Cheap money, new owners and the pursuit of perfect wine are propelling a new golden era of investment in Bordeaux’s centuries-old vineyards and wine estates.
Bordeaux’s 2016 en primeur tastings week was book-ended by purchase deals.
Lynch-Bages gave merchants something to discuss in airport queues by acquiring fellow Pauillac 1855 Château Haut-Batailley. And within five days, the Florida-based Moraes family had bought Bordeaux Supérieur estate Château Peyfaures.
More deals loom
Two very different deals, but both a sign of the times. French land agency Safer counted 28 deals for Bordeaux estates in 2016.
It’s part of a bigger investment story in the region, despite the market for Bordeaux wine facing several knocks in recent years.
Buyers aren’t necessarily chasing the crown jewels of the 1855 Classification – and it would be interesting to watch the French government reaction if they did. This is often about deals with the scope to develop supply chains and add value.
‘The strength of the US dollar continues to attract US investors,’ said Michael Baynes, of Christie’s-affiliated estate agency Maxwell Baynes. ‘However it is notable that during 2016 and 2017 the last five Bordeaux vineyards we have sold to US buyers have all been targeted business investments for the buyers.’
Baynes said that his company has three more deals in the pipeline, with memorandums of understanding signed.
New owners bring fresh ambitions. One example is Château Beauregard in Pomerol, acquired in 2014 by the Moulin family of Galeries Lafayette fame with the help of Smith Haut Lafitte’s Cathiard family, who took a minority stake.
The leadership has wasted little time, investing in a new winemaking facility with a reported 22 vats and also new cellars.
Beyond the new deals and owners, there is much talk at dinners, lunches and tastings about who is investing in what.
‘Money is cheap,’ quipped one estate owner to Decanter.com at last week’s en primeur opening dinner, when asked why there appeared to be so much funding in play. Some investors have taken advantage of the eurozone’s experiments with zero interest rates.
Château Kirwan, a stalwart of Margaux, chose en primeur week to inaugurate its own new cellars.
Recent years have seen several estates install new winemaking facilities, often involving gravity-fed systems that reflect desires for a lighter touch in the cellar, and more vats to aid a new era of precision viticulture.
Kirwan has installed 37 tulip-shaped vats with concrete walls, all custom-made in Italy, according to its MD, Philippe Delfaut. The estate said that it built the vat room ‘to adapt the size of the facility to suit the vineyard plots’.
Prieuré Lichine is another Margaux estate that recently introduced a series of smaller vats, in time for the troublesome 2013 vintage.
The rise of ‘lesser’ appellations
Meanwhile, châteaux in so-called lesser appellations are becoming restless.
One of those is Château Clarke, owned by Baron Edmond de Rothschild, and arguably a sleeping giant of Listrac-Médoc – an appellation known for its unusually high plantings of Merlot in the heartland of Cabernet.
Clarke has a new technical director, Fabrice Darmaillacq, as of the 2016 vintage. It has brought in renowned Médoc consultant Eric Boissenot, in place of Michel Rolland.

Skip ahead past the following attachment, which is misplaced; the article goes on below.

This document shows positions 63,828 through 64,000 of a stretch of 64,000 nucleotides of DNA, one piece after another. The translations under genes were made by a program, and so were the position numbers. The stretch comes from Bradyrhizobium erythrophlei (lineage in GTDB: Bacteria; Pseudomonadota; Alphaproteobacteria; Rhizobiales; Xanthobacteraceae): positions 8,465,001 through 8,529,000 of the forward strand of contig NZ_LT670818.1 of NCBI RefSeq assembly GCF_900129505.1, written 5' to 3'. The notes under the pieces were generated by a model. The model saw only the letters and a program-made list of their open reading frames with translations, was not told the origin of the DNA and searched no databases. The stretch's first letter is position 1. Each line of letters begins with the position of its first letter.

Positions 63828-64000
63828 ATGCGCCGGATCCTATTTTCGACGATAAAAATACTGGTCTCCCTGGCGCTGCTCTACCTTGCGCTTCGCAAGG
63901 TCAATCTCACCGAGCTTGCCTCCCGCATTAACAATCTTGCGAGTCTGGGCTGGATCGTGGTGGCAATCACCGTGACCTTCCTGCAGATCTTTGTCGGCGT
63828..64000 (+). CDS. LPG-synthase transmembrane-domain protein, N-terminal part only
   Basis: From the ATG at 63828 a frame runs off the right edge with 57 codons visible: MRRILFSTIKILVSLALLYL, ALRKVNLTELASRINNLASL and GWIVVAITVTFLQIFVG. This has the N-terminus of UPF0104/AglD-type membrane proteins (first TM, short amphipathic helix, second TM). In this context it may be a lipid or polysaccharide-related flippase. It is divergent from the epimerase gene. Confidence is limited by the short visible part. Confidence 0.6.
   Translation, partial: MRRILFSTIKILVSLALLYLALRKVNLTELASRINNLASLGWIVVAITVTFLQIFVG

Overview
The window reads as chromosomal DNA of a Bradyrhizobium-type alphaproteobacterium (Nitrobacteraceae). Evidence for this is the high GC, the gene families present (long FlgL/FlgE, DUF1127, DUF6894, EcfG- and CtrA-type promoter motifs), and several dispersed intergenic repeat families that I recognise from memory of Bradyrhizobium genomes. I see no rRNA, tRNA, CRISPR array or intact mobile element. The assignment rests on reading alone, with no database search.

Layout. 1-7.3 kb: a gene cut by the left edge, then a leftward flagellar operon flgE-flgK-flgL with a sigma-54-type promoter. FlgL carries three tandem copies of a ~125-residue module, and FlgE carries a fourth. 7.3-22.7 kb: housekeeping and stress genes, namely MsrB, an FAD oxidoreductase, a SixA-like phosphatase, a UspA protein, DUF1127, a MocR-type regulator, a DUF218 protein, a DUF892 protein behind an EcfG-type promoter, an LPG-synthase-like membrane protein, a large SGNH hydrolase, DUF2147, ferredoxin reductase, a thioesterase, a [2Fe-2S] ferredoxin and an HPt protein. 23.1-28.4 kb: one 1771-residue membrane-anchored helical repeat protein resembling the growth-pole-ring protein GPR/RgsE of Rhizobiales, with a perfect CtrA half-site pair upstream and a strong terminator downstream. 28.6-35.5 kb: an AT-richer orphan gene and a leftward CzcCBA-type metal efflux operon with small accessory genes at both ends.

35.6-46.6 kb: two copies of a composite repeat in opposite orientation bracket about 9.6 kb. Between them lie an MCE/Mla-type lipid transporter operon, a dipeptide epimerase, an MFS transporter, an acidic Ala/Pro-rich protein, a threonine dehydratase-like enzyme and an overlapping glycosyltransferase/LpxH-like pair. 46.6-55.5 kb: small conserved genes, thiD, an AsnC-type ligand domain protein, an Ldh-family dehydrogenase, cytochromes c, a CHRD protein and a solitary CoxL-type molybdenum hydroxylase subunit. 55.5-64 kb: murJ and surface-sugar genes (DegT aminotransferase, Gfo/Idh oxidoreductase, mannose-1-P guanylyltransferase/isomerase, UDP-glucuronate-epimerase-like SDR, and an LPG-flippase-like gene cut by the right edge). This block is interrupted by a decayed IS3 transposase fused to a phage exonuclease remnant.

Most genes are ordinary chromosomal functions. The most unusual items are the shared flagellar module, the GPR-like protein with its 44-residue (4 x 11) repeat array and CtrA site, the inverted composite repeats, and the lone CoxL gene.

It has also hired a vineyard consultant and has begun using drones to analyse vine health over its 55 hectares, thanks to a rental company in the area.
Boris Breau, MD of the Compagnie Viticole Baron Edmond de Rothschild, said the team wants to improve Clarke’s international reputation.
‘We have a list as long as my arm [of potential investments],’ he told Decanter.com. ‘We won’t do everything, but we just need to decide which we will do.’
See also: Anson on Listrac-Médoc – Spread the word
All of these examples come before one begins to consider the money flooding into tourism across Bordeaux; of which the pinnacle must be the public-private partnership that created Bordeaux’s 80-million-euro ‘wine theme park’.
Several châteaux contributed to the cost of Cité du Vin, which has its own tram stop in central Bordeaux and opened last year.
Restaurants, tasting rooms and accommodation are becoming important sources of business for large and small producers, according to CIVB president Allan Sichel.
Among the larger ones, La Dominique in St-Emilion is welcoming several thousand visitors per year to its La Terrasse Rouge restaurant, which opened three years ago.
In Sauternes, Silvio Denz, owner of Lalique, is busy developing accommodation and a top-end restaurant at the Lafaurie-Peyraguey estate he acquired in 2013.
Back on the Right Bank, luxury hotel owner Michel Ohayon has bought control of Château Trianon to push forward plan to transform the estate into a luxury tourism destination.
Bordeaux is still a standard-bearer for winemakers everywhere, but it’s fair to say the region has had its critics in the wine world, particularly at the top-end. There will inevitably be a debate about prices in forthcoming 2016 en primeur campaign.
And it’s also worth noting that the overall number of winemakers in the region has fallen dramatically in the last half-century, from tens of thousands to nearer 6,000.
But, Bordeaux is not acting like a region whose reputation is on the ropes.
Stay tuned on Decanter.com this month for Jane Anson’s full Bordeaux 2016 scores
Château Clarke provided accommodation for the Decanter.com team during Bordeaux en primeur week.
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